I taught Latin and English at Campion from 1952-1955 as a "Mr." before ordination . Have attended two 50- year class reunions of the 1954 and 1955 classes. After teaching German language and literature 50 years at Marquette University, I am living in a retirement community in Milwaukee.

Father Robert Joda, S.J.


From Jonathan Haschka, S.J.

Prays for the Church and the world at Camillus Jesuit Healthcare Facility, Wauwatosa, WI.

Fr. Bill Kidd, S.J. has moved to Camillus while continuing to trouble shoot in the IT department at Marquette U.


Fr. J.J. O'Leary, S.J. - 1965 Reunion Report

Report of JJ O'Leary, S.J. on the recent Chicago Reunion of the
Campion Class of 1965.

October 23, 2015

Dear Tom:

I was a scholastic at Campion from 1959-1962. On October 15-18, 2015, the Class of 1965 met in Chicago at the Embassy Suites in downtown Chicago. This was my third reunion meeting and they all have been amazing and enjoyable experiences. The 1963 reunion was organized by John Duskey, helped by George Gehl, and took place in Brookfield, Wisconsin in July 2013. John made name tags with a picture of how each of us looked in1963. At John's suggestion we made a pilgrimage to the Jesuit burial lot in Calvary Cemetery in Milwaukee to visit the graves and said the Rosary stopping after each mystery to chat about the Jesuits we remembered from our Campion days. The 1964 class had two reunions, one in Prairie du Chien and one in Chicago, The reunion in Chicago was organized Bob La Chance and he did a tremendous job. Fathers Joe Eagan , Joe Pershe, and Jim FitzGerald and I drove down.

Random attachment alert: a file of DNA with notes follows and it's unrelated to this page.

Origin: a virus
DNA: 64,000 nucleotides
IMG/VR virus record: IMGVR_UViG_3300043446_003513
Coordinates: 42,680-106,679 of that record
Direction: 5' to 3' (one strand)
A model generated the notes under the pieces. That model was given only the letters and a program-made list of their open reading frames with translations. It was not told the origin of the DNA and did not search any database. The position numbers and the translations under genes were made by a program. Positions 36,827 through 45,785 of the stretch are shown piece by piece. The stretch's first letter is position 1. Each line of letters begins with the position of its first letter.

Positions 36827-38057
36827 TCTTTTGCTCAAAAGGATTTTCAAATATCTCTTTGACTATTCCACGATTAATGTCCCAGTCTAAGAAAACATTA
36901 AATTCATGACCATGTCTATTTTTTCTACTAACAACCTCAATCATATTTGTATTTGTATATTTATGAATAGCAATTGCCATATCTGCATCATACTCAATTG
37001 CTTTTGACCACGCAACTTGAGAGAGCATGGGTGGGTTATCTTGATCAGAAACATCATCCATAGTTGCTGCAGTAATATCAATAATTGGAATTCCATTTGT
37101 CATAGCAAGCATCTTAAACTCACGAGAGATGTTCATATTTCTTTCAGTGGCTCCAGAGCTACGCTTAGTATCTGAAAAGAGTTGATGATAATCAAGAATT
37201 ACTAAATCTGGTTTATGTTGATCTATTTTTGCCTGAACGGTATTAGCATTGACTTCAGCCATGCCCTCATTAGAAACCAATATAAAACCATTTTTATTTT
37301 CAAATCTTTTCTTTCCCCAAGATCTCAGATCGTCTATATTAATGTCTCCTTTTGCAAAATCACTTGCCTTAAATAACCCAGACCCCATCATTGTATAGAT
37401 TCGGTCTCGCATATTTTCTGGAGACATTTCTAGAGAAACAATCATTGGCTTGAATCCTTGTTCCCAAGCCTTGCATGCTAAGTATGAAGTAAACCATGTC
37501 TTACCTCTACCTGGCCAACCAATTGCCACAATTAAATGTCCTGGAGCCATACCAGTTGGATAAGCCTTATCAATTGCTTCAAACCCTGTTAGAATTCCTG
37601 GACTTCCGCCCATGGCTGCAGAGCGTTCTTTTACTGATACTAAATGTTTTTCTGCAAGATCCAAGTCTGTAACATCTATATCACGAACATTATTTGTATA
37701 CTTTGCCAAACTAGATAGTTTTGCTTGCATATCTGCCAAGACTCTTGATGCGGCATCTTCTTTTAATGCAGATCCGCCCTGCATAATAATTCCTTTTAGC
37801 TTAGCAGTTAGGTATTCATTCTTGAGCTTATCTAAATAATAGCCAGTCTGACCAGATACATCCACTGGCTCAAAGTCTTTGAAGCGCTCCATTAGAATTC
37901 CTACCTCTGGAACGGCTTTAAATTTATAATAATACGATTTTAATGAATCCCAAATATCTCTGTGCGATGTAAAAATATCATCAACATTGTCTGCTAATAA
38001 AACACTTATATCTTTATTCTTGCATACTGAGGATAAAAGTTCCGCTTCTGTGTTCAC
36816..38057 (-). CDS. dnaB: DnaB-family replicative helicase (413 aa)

Coming back to the 1965 reunion, we met in Chicago at the Embassy Suites and this reunion was organized by John Hoag, Tom Clancy, Jack Dudek, and Chuck Corbett. I took the train to Chicago and went to the Embassy Suites and found people present. After a brief introductory chat, we went down to the Mississippi Room and Jim App put on a delightful concert with his guitar and singing. It was very professional. Then we had Mass and a general absolution organized by myself so that everyone could go to Communion, [Tom, you might want to censor this, but maybe this is what Pope Francis wants]. After Mass we boarded abus to the Spirit of Chicago where we enjoyed athree hour dinner cruise. Sunday after breakfast we departed. What surprised me was how much the men remembered going back to 196 M was the head Prefect of Junior Division and many of the group thanked me for being so kind to them. This made me recall that every morning I prayed for them that I would treat them with a firm kindness and kept reminding myself that they were only 15 and I29! As I told them at Mass, I thanked them for all that they taught me in my three years at Campion. I was planning leaving the Jesuits when I went to Campion but after my three years with them I decided to remain in my vocation. I was told that I would return to Campion after my Theology courses and spend my life there, but in my Tertianship year I received a letter telling me to go to Rome for further studies and, after studies there, I would be assigned to work with young Jesuits in their formation. I was very disappointed because I looked forward to refurning to Campion. However, the way it al1 worked out for the better because of the brief life of Campion in the 70's.